The mother of Steve Jobs' first child - the high school girlfriend who says she shared LSD with Jobs on the stairwell of a building at Homestead High School in Cupertino, Calif. - describes in a book released Tuesday how the Jobs she knew went from a sweet and brilliant teenager to power-hungry tech titan.
The mother of Steve Jobs’ first child — the high school girlfriend who says she shared LSD with Jobs on the stairwell of a building at Homestead High School in Cupertino, Calif. — describes in a book released Tuesday how the Jobs she knew went from a sweet and brilliant teenager to power-hungry tech titan.
“I knew the young man who was funny and thoughtful. … And I saw firsthand how he changed and changed and changed again as he learned to make use of and misuse power,” Chrisann Brennan writes in “The Bite in the Apple: A Memoir of My Life With Steve Jobs,” published by St. Martin’s Press.
Brennan offers a lover’s intimate view of Jobs, starting with her vantage point as a 17-year-old girl infatuated with her ambitious Homestead classmate. Their relationship continued for years as Jobs and Steve Wozniak founded Apple, but grew tempestuous as Jobs later captured the imagination of the world.
“I never thought of Steve as having serious mood swings because they were so mild back then,” Brennan writes of her early years with Jobs. “But after he became the Steve Jobs the world would know, I would hear about the extremes other people witnessed.”
Brennan was a high school junior when she met a 17-year-old Jobs in 1972 and they moved into a cabin in Cupertino for that summer. They were on again and off again for several years, and Brennan gives no specific date for when they broke up. But after the birth of their daughter in 1978 — about two years after the founding of Apple — they remained in each other’s lives for years, she writes, in an on-and-off relationship.
As Apple’s success grew, she writes, Jobs became more critical and dismissive of her, and the couple frequently fought or didn’t speak. He was “kind and he was mean and he was attentive and he was aloof. Sometimes he did not return my calls, and other times he called constantly. And those mixed messages played havoc with my instincts.”
Other than their daughter, Lisa, few are spared Brennan’s critical analysis. In a meandering narrative, she takes shots at Jobs’ family, later girlfriends, work associates and spiritual guides as they dealt with his growing power and sense of self-entitlement, which Brennan says often exploded into blistering verbal attacks.
While parts of the book are impossible to verify because they involve intimate interactions only Brennan and Jobs were witness to, other parts, such as Jobs’ initial refusal to acknowledge Lisa, are well established.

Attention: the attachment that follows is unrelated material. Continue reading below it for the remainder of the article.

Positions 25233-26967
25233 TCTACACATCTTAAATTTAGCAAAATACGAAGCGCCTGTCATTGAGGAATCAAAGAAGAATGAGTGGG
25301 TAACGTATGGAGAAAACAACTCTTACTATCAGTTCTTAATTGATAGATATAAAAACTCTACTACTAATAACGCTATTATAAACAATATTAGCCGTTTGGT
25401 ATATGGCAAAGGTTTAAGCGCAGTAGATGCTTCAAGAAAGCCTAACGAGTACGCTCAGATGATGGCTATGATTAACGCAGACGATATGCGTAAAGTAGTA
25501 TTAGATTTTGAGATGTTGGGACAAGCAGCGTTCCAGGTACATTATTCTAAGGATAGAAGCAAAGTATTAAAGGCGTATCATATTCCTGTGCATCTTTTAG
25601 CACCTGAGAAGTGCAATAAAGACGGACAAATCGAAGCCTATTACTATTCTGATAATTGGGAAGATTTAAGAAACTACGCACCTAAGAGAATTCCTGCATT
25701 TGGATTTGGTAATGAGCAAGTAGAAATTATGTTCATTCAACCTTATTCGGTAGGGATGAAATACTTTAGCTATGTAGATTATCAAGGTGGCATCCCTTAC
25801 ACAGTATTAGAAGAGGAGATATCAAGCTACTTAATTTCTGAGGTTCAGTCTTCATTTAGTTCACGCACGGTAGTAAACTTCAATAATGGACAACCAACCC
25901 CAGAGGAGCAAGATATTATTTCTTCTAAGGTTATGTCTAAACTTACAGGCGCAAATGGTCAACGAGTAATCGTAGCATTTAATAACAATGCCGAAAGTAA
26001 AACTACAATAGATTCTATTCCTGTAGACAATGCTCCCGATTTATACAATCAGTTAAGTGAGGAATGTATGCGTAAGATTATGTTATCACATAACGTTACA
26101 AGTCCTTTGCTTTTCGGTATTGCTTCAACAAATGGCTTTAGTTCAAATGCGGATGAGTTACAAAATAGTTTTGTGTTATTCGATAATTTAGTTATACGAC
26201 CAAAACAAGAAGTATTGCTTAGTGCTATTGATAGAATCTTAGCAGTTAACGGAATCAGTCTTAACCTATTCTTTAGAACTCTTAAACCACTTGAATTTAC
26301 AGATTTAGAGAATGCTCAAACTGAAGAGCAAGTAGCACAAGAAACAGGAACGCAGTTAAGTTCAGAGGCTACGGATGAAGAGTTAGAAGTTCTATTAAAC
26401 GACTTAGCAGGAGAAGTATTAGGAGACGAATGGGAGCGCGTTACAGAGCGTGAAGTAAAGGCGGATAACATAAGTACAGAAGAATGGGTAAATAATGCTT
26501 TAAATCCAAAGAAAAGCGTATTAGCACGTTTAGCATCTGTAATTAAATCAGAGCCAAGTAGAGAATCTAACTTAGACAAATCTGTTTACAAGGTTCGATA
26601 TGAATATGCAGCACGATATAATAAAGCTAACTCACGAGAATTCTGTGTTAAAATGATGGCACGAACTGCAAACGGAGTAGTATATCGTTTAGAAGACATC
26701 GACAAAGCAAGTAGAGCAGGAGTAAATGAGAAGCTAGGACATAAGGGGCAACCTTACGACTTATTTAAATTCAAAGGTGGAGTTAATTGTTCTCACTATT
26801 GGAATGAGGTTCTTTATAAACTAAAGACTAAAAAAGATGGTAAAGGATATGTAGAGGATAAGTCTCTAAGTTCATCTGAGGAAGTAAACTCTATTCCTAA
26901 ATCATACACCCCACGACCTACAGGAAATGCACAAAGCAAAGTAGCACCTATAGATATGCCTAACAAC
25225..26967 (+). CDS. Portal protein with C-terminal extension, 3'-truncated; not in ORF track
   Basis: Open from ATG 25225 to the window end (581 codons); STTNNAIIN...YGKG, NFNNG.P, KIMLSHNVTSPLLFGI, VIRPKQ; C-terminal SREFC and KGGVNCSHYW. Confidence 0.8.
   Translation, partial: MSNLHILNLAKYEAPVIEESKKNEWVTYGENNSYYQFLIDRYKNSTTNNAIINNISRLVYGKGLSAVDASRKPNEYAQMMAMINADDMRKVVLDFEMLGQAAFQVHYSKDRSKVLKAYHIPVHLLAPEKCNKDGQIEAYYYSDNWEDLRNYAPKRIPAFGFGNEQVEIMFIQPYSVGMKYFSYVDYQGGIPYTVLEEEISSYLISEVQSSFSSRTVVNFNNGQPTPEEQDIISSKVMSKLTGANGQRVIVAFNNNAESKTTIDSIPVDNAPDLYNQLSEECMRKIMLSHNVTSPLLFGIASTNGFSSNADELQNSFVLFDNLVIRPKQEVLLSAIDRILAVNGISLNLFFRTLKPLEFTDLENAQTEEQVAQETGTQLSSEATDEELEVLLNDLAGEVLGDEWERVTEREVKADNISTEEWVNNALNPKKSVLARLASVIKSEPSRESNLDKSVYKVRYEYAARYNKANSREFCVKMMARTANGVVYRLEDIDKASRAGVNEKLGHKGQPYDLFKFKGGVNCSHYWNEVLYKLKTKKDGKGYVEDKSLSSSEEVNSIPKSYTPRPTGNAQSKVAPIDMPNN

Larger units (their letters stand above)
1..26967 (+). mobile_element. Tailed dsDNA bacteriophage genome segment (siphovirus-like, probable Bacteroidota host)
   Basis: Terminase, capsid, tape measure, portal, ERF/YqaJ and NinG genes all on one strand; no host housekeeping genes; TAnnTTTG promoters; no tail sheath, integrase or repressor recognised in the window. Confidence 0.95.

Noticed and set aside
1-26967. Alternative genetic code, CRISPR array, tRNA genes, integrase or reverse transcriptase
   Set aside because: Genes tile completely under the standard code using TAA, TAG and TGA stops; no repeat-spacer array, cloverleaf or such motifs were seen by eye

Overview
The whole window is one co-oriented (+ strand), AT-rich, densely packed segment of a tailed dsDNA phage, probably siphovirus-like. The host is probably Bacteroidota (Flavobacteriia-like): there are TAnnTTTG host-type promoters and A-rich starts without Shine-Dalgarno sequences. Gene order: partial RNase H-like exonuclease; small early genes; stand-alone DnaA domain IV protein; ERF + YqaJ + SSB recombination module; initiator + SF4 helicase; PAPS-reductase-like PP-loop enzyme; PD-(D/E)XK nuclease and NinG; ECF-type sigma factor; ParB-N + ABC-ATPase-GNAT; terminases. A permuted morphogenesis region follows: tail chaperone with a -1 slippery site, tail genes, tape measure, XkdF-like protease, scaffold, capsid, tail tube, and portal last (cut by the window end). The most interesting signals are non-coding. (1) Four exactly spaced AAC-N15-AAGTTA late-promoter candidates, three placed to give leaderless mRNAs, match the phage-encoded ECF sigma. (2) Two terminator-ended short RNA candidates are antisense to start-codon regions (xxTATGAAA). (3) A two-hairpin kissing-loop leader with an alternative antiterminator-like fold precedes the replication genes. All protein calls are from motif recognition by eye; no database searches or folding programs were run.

In 1983 Time magazine used its “Man of the Year” issue to instead honor the computer as the “Machine of the Year” and interviewed Jobs, who told the magazine that “28 percent of the male population in the United States could be the father” of Lisa.
“Steve had long before figured out that numerical detail fascinates the mind,” Brennan writes. “And he was like a magician: good at creating distractions. In that article Steve had also said that he had named the Lisa computer after an old girlfriend. This of course was a fabrication. He had no old girlfriends named Lisa. It was typical of Steve.”
Apple did not respond to a request for comment.
Jobs later admitted Lisa was his daughter and she is now known as Lisa Nichole Brennan-Jobs.
In October 1977, nine months before Lisa was born on May 17, 1978, Brennan writes that “I could no longer endure an intimate relationship with Steve. I got ‘reliable’ birth control as the first of many steps to get out and away.” Instead, she ended up pregnant and they struggled to figure out their relationship.
Layered over Brennan’s narrative are the couple’s back stories. She writes that Jobs’ abandonment by birth parents drove his ambition and later affected discussions about whether to abort their baby or offer her up for adoption. She said she frequently dealt with Jobs’ anger and sullenness by relying on coping tools she sharpened while being raised by her own mentally ill mother.
Throughout the stories of breakups — and attempts at reconciliation — it appears that Brennan loved Jobs and wondered what their life could have been like. At one point, Brennan writes that their love was so “profound” that 15 years later, while Jobs was married, he called to thank Brennan for the sex they shared, which included a session in his parents’ backyard storage shed that Jobs lived in after dropping out of Reed College in Oregon.
Brennan, who trained as an artist, now lives in Monterey, Calif., and to this day struggles to understand her years with the mercurial genius, who died in 2011.
“We live in a time of multiple narratives,” Brennan writes. “That’s a good thing because the collective wisdom is served by hearing different sides of a single story. I’m all for it, even if I’m still figuring it out myself.”
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